THE raging fire in Ugandaâ€™s secondary schools may get worse before it gets better. The roller coaster of strikes started during the first term 2007 when Bweranyangi Girls High School, traditionally known as a paragon of Christian virtue and an academic powerhouse, went on strike following the scho
THE raging fire in Ugandaâ€™s secondary schools may get worse before it gets better. The roller coaster of strikes started during the first term 2007 when Bweranyangi Girls High School, traditionally known as a paragon of Christian virtue and an academic powerhouse, went on strike following the school administrationâ€™s decision to bar girls from dancing with Ntare School boys.
However, it was, reported that some teachers who wanted to fail the headmistress had a hand in the strike. The press reported a series of strikes and these included those at St. Leoâ€™s College, Ibanda S.S and Sacred Heart S.S.
Come second term, the roller coaster of strikes continued. All senior three students of St. Leoâ€™s College in Kabarole were suspended for beating Brother Etobire whose only crime was to wake them up for morning prep. Hot on the heels of St Leoâ€™s College was Kigezi College Butobere where 45 students were expelled for causing unrest. It was reported that some teachers who were behind the strike were forwarded to the Ministry of Education for dismissal.
In Jinja, students of the Islamic Institute in Bugembe reportedly organised a strike. The cause of the strike, according to the press, was the introduction of the Sharia law and banning boys from interacting freely with girls.
Most recently, the press gave a chilling account of a violent strike by girls of St. Maria Gorreti in Kabarole who razed three dormitories, protesting the school administrationâ€™s decision to send away students who defied school rules and allowed boys to gate crash a party.
No sooner had the St. Maria Gorreti fire died down than five schools in Rukungiri were reported to have gone on strike. Not to be outdone, Nganwa High School, staged a strike, destroying property while protesting the school administrationâ€™s decision to prepare posho and meat for their guests, considered a shameful act. Students did not reflect on how shameful it is to strike.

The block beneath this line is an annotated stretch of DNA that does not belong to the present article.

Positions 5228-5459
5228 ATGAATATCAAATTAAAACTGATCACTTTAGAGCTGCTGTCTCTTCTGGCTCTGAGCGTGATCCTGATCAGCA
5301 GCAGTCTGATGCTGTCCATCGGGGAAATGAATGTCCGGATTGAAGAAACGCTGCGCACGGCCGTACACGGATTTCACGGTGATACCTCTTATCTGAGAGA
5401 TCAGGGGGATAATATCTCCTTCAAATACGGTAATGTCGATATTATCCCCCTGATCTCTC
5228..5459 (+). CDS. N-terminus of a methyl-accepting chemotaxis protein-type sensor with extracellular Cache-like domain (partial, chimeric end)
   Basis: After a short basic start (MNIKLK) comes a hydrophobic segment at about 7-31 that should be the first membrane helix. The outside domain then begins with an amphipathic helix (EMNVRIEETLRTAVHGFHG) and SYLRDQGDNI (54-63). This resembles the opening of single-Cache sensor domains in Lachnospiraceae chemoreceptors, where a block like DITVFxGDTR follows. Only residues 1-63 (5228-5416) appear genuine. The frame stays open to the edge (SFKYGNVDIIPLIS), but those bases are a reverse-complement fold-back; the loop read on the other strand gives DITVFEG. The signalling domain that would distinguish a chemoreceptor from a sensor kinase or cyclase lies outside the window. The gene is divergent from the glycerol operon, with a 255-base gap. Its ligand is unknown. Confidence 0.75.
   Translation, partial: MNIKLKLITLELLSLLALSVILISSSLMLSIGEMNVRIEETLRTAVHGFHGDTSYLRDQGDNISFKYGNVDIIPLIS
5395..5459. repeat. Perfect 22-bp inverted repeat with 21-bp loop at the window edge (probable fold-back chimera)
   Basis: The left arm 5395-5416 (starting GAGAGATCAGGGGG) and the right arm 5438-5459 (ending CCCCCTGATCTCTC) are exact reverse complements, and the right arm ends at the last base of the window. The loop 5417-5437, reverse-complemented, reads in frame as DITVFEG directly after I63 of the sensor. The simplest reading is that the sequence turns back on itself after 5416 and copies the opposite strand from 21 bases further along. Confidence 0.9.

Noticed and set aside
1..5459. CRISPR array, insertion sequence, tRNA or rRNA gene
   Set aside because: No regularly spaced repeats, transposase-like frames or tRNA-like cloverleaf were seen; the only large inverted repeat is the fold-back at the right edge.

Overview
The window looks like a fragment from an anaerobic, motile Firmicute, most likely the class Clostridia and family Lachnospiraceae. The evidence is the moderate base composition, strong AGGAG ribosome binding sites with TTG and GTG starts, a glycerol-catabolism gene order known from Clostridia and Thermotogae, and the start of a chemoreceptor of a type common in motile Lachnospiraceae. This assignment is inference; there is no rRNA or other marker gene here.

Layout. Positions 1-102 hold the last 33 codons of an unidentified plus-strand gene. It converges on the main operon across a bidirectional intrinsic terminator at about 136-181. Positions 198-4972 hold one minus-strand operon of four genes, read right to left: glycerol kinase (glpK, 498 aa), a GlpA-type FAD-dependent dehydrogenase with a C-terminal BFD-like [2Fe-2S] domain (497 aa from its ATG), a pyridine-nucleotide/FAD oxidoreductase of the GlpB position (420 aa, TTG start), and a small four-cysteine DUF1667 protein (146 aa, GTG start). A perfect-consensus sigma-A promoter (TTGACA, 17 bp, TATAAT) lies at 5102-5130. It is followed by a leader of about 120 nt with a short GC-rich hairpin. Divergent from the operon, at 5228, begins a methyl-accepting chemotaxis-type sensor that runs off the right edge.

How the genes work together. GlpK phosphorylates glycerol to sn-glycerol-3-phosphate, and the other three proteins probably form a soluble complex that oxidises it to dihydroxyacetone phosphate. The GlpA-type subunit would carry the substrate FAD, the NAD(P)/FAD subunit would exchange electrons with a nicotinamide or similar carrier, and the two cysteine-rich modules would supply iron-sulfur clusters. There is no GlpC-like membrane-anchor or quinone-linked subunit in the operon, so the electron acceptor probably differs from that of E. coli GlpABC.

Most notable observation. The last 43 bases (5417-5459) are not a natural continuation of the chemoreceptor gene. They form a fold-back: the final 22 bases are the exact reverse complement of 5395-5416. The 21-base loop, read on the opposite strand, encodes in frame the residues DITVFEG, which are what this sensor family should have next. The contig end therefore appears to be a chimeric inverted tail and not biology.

While the dust was settling down, a strike was reported in Kasese district at King Jesus College where college property was destroyed and 30 students arrested.
The climax of strikes in Uganda has been recorded following the death of two students at Kirugu Secondary School in Bushenyi.
What is going on behind the scenes? The reasons are many, but it is my contention that there are three major problems and prime of which is the failure of school administrators to stand in the shoes of the students and listen to the studentsâ€™ â€˜small desiresâ€™ like interacting with their colleagues, be it for academic, entertainment or even religious purposes.
Remember boys will be boys and girls will be girls! What is important is providing for a time table and putting in place checks and balances to avoid waywardness.
Secondly, the invisible hand of disgruntled teachers is to blame. The majority of strikes are often ignited by teachers who have a score to settle, usually with the head teachers. Head teachers should encourage dialogue and treat teachers with respect.
Conversely, teachers need to respect head teachers. Education officials and Boards of Governors, as arbitrators, need to keep an ear to the ground in order to provide the much needed intervention.
The students take the biggest blame. The culture of violence dates back to the dark ages. We now live in an era of debate, dialogue, lobbying and respect for the rule of law and students should know this.
The only gain from staging strikes is the loss of valuable time, property, image of your school, your vacancy and your future.
The writer is the head of teacher training at the Uganda Christian University, Mukono
Listening to students will prevent strikes